Do you really want to live forever, forever young?
While this isn’t so much news, it is interesting. As a way to “live forever” one might hope to create something that goes on forever. Sadly, that is unlikely to ever happen.
First, it is unlikely to happen because the vast majority of us are normal people. While Darwin might be remembered, Sarah Wedgewood (his and his wife’s grandma — ewwww!) isn’t. The vast majority of us are people like Sarah, not like Darwin. We go about our ordinary lives doing ordinary things, and won’t be remembered beyond a few years past our deaths.
Secondly, Darwin himself isn’t so much remembered as the truth he discovered is. I mean, I have no idea whether he like port or sherry with with dinner. Could he skip rocks? What did his favorite pajamas look like?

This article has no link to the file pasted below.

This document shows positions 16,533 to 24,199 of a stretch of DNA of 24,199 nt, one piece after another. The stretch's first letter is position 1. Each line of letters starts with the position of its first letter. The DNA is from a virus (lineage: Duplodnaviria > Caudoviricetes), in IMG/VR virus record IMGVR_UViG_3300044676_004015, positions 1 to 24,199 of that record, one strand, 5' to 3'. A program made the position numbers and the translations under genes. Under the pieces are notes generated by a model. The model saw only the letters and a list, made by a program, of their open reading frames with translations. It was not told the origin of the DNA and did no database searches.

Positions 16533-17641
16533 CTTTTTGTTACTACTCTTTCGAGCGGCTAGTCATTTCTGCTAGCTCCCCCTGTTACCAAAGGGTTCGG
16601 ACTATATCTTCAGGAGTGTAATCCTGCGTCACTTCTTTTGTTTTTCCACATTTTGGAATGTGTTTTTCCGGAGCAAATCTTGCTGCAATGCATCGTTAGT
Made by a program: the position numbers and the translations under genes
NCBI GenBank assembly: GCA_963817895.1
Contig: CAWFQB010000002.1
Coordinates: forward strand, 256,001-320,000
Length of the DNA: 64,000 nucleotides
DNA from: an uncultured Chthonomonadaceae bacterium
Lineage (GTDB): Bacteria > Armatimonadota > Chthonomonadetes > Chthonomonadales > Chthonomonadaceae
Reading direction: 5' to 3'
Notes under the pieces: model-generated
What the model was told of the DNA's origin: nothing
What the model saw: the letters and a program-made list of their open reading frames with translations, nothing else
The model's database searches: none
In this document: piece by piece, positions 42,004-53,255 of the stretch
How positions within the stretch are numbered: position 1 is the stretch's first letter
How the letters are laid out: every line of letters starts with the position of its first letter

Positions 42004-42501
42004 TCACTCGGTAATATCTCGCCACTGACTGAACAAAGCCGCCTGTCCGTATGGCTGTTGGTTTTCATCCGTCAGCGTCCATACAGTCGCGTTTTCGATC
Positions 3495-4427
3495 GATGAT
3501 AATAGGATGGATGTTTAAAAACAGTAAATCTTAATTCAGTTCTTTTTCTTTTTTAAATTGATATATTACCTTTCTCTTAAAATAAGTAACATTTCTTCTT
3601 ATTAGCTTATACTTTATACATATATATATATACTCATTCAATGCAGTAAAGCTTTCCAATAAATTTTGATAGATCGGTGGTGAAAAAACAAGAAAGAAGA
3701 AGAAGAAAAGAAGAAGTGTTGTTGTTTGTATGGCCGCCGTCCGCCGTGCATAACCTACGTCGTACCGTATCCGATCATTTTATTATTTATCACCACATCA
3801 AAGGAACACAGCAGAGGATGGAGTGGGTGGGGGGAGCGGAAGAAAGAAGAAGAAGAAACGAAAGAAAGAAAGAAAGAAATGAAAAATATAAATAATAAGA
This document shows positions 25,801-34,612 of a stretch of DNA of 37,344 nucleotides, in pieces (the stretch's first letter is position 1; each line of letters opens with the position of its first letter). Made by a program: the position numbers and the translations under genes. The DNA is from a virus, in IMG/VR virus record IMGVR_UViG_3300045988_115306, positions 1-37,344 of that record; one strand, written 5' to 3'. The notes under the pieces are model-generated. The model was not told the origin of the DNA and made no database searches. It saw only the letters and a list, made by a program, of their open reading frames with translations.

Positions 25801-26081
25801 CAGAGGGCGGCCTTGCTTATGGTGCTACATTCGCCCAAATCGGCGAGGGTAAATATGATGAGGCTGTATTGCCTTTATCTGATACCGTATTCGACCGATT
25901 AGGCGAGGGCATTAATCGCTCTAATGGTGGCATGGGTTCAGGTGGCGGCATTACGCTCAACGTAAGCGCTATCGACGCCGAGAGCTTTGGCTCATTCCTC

The details that make up his life are forgotten, only his discovery remains. And of this, it’s only an accident he was the guy who discovered it! If Darwinism is true, then some other guy before or after him might just as easily discovered it. The truth never remains hidden to all but one person. If it is the truth, it lies open for all to discover eventually. The fact his name is attached to the idea is entirely coincidental.
Lastly, at some point everything will cease to exist. Most scientists accept that all we build with our hands or minds will die in the heat death of the universe, as all potential energy runs out. Without an afterlife, does it really matter if my ideas stay around 2 years or 2 billion years? Either way, all I have put my hands to will cease. It is a false hope to think one might live forever in this material world, even in ideas. It is far better to face the fact that death will come for all we do and all we are.